OTP Q2 earnings better than expected
Second-quarter after-tax profit of OTP Bank, Hungaryʼs biggest commercial lender, rose 11% year-on-year to HUF 89.5 billion as business volume grew, an earnings report released early Friday shows, as reported by state news agency MTI.
Earnings outperformed the HUF 81.3 bln estimate of analysts polled earlier by business news site portfolio.hu.
Net interest income climbed 7% to HUF 145.9 bln, even as OTPʼs net interest margin narrowed by 0.41 of a percentage point to 4.25%. Net revenue from commissions and fees increased by 6% to HUF 56.7 bln. Earnings per share came to HUF 342 for the period.
Return on equity (ROE) stood at 21.9%, while return on assets (ROA), from adjusted net earnings, was 2.7%, both unchanged from the base period.
OTP had total assets of HUF 14.213 trillion at the end of June, up 17% from twelve months earlier. Net assets increased 14% to HUF 1.707 tln. The net stock of client loans rose 15% to HUF 7.738 tln. The ratio of non-performing loans in the portfolio fell 4.1 percentage points to 8.1%, the lowest level in nearly ten years.
OTPʼs retail lending stock was up 8% at HUF 5.215 tln, while the corporate loan portfolio swelled 18% to HUF 2.984 tln.
The stock of client deposits was up 14% at HUF 10.870 tln. OTPʼs net loan to deposit ratio edged up 1 percentage point to 71%.
After-tax profit of OTPʼs core business in Hungary increased 14% to HUF 56.3 bln.
The share of consolidated after-tax profit generated by OTPʼs foreign businesses was steady at one-third. Profit of the biggest unit, Bulgariaʼs DSK Bank, climbed 7% to HUF 12.9 bln. Profit of its unit in Ukraine more than doubled from HUF 2.5 bln to HUF 5.4 bln.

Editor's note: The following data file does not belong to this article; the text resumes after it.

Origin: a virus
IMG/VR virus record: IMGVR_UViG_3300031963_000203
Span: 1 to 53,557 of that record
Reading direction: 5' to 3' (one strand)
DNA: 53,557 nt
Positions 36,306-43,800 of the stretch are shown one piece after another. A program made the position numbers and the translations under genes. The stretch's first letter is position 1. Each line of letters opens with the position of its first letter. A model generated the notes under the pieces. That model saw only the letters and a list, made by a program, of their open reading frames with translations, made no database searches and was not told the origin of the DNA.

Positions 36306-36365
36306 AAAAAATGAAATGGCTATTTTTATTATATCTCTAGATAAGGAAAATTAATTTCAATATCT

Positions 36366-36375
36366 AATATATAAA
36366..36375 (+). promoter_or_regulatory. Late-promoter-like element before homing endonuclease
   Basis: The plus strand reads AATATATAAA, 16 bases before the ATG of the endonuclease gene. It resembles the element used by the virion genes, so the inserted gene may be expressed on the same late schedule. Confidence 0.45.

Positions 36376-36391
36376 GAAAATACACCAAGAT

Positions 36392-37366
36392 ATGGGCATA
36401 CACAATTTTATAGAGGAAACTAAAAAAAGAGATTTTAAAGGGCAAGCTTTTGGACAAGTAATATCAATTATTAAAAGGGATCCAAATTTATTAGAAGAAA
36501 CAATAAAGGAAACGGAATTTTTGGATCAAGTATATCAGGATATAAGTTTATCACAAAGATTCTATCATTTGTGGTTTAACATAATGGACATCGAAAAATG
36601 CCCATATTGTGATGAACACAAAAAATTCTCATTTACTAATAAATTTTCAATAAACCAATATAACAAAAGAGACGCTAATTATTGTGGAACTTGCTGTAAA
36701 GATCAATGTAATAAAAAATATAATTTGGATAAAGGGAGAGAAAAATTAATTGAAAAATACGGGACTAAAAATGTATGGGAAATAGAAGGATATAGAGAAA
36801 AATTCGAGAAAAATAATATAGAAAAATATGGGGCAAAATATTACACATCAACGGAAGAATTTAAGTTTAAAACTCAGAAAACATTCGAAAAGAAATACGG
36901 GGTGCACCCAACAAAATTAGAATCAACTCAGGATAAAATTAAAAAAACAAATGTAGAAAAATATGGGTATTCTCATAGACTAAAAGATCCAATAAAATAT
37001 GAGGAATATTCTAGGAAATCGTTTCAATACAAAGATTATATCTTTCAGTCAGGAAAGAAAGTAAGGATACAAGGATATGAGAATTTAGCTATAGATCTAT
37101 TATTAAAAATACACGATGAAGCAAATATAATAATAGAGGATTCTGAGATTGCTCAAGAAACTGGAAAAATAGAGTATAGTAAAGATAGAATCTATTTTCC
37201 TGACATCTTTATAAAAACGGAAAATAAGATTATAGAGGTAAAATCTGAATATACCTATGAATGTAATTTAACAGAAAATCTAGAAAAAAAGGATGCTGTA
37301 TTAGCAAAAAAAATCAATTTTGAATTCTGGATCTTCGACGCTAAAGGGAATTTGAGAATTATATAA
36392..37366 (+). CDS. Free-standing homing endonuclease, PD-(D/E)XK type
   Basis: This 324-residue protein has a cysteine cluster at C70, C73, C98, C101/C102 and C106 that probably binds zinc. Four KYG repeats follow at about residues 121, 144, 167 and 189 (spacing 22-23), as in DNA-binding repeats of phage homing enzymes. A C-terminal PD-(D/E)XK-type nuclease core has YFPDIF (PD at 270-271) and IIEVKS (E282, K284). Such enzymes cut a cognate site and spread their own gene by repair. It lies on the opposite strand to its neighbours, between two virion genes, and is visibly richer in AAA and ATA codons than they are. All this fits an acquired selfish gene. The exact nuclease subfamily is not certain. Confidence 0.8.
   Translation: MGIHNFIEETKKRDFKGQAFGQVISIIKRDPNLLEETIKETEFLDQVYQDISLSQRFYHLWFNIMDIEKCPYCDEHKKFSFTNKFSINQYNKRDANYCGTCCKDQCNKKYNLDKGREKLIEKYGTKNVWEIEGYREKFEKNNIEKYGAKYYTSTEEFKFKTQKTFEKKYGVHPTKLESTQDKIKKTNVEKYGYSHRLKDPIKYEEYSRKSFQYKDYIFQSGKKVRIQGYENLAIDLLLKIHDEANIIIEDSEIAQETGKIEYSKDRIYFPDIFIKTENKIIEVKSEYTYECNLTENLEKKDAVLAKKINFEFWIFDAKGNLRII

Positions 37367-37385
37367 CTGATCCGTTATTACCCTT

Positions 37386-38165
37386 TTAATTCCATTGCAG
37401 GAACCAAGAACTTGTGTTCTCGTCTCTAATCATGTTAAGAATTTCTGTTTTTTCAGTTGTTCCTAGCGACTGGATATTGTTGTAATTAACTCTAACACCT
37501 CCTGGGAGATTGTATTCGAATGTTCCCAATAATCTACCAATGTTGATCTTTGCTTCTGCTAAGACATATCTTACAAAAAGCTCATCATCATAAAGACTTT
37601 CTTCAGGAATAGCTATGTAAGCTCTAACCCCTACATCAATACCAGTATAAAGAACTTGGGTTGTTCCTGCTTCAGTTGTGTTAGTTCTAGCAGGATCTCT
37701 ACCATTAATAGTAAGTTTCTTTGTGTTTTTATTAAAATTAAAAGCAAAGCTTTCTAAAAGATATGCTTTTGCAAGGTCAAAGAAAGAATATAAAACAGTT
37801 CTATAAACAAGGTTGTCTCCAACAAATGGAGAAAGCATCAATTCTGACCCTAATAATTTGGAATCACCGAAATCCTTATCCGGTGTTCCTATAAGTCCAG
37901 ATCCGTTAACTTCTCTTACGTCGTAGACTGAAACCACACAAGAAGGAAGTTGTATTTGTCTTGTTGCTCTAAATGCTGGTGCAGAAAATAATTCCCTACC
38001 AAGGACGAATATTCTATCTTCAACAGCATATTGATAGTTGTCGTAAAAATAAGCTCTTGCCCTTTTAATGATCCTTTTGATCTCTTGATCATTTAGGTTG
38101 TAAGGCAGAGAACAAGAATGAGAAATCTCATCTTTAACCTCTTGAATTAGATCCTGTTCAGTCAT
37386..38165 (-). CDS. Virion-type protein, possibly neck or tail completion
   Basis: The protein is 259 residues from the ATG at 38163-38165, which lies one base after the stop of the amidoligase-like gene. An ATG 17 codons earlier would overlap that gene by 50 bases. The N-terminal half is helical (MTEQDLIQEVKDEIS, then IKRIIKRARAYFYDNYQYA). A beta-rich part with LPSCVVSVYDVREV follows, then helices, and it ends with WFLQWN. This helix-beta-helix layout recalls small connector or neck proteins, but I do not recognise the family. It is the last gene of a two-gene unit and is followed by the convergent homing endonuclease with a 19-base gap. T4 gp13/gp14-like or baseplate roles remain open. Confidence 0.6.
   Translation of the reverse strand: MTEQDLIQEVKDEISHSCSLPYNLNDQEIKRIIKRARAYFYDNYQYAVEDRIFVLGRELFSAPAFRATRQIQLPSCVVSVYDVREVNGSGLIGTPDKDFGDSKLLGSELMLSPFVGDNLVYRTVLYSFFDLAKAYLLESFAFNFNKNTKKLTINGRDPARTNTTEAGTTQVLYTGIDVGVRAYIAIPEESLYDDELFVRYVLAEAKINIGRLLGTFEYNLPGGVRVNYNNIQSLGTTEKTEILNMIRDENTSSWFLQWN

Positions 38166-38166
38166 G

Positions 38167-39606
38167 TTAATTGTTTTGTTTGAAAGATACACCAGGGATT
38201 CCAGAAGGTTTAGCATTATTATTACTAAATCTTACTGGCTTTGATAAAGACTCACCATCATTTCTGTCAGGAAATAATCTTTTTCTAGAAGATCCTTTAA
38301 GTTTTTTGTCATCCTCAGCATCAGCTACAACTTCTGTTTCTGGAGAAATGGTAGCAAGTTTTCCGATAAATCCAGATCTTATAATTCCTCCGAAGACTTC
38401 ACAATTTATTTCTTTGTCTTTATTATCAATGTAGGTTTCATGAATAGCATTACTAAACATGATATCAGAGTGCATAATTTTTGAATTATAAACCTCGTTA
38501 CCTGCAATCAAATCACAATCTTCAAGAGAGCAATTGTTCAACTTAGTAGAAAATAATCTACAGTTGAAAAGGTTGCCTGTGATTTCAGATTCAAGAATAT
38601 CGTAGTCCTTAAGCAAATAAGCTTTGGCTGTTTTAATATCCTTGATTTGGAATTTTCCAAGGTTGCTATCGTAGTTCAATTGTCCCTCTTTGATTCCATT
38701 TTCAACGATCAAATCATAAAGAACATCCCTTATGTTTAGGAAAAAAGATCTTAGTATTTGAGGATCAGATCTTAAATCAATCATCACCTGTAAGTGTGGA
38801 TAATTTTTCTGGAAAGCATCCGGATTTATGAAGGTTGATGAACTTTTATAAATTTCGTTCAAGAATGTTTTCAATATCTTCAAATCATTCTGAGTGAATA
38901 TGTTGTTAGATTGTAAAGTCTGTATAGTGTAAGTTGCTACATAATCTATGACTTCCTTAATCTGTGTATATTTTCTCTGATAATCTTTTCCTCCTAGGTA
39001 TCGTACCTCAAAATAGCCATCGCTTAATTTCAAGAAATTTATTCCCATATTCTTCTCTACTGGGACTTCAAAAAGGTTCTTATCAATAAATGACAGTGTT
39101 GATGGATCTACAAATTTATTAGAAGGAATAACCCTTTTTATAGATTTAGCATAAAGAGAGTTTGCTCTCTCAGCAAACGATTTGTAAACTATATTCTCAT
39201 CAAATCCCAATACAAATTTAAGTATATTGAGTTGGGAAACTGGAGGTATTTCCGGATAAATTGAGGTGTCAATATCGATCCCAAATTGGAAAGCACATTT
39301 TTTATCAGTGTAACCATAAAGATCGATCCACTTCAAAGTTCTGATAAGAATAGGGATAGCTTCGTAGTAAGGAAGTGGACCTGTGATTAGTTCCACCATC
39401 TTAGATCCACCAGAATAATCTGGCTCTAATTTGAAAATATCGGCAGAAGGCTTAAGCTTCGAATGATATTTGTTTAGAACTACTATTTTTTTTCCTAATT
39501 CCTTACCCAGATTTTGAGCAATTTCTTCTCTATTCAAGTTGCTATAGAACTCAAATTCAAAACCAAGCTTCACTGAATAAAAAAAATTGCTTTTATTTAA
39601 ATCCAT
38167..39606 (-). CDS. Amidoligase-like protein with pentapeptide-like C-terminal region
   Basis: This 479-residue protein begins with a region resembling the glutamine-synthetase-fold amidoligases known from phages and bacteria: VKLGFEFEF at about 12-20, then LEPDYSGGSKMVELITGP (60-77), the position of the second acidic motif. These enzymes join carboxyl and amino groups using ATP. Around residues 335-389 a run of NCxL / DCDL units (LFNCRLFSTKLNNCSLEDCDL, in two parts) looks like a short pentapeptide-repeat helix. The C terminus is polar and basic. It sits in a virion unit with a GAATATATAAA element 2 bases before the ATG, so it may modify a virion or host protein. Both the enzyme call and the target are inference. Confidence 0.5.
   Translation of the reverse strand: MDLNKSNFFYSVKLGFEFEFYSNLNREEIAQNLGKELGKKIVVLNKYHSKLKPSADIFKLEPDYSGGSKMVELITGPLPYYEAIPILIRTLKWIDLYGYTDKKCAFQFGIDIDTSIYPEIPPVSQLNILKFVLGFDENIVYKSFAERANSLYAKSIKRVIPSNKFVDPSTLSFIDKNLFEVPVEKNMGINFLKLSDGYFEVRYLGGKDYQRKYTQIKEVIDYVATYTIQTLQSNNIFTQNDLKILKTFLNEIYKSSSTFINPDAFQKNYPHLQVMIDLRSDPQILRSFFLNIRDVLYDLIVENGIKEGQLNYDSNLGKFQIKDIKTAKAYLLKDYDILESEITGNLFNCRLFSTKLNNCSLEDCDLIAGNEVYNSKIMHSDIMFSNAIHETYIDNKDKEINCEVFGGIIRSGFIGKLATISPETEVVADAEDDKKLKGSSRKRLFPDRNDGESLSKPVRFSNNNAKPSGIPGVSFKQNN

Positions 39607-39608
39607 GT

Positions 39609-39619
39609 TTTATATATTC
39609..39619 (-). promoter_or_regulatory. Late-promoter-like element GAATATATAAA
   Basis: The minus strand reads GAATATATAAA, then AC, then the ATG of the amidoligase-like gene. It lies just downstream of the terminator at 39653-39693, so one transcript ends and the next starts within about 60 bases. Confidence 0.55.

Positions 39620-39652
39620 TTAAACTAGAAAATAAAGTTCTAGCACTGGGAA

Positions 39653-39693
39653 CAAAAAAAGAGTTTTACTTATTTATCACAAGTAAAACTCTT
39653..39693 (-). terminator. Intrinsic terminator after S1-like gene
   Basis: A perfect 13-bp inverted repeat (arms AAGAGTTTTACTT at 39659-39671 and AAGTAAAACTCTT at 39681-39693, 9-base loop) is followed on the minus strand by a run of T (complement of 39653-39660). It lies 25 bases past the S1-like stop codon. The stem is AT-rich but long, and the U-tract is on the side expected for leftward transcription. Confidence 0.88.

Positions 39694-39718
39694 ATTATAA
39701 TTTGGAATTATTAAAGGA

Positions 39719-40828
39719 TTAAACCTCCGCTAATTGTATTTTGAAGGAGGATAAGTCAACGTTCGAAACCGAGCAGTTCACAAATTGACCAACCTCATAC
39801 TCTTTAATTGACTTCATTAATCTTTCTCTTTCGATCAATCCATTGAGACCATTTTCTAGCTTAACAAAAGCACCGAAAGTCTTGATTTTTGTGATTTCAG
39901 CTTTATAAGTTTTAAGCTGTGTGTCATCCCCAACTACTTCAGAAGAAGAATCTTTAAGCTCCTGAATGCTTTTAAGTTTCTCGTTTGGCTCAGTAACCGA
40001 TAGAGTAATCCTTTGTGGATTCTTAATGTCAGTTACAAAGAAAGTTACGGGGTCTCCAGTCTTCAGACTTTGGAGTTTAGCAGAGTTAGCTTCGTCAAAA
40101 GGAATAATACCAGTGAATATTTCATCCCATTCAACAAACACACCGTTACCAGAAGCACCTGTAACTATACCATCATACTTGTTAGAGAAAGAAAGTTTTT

Acquisition targets still in sights
Speaking at a press conference after the report was published, Deputy CEO László Bencsik said OTPʼs acquisition strategy remains unchanged, as the lender remains intent on buying more banks in the region. He noted that OTP is in the process of acquiring the necessary permits for its recently announced deal to acquire the Bulgarian and Albanian units of Franceʼs Société Générale.
Bencsik acknowledged the impact of earlier acquisitions on OTPʼs strong first-half results, as well as the strong economic performance of all of the countries in which the bank does business. Profits would have risen even excluding the acquisitions, he added.
With the expansion of business activity, the lenderʼs headcount rose, while speeding up digital developments also added to costs, Bencsik said. Risk costs are very low at present because of the favorable state of the economy, he added, while conceding that this cannot go on forever.
Although Hungaryʼs strong economic performance can be maintained, this will require further measures to boost competitiveness, Bencsik observed, noting that this is a view shared by the Ministry of Finance and the National Bank of Hungary.
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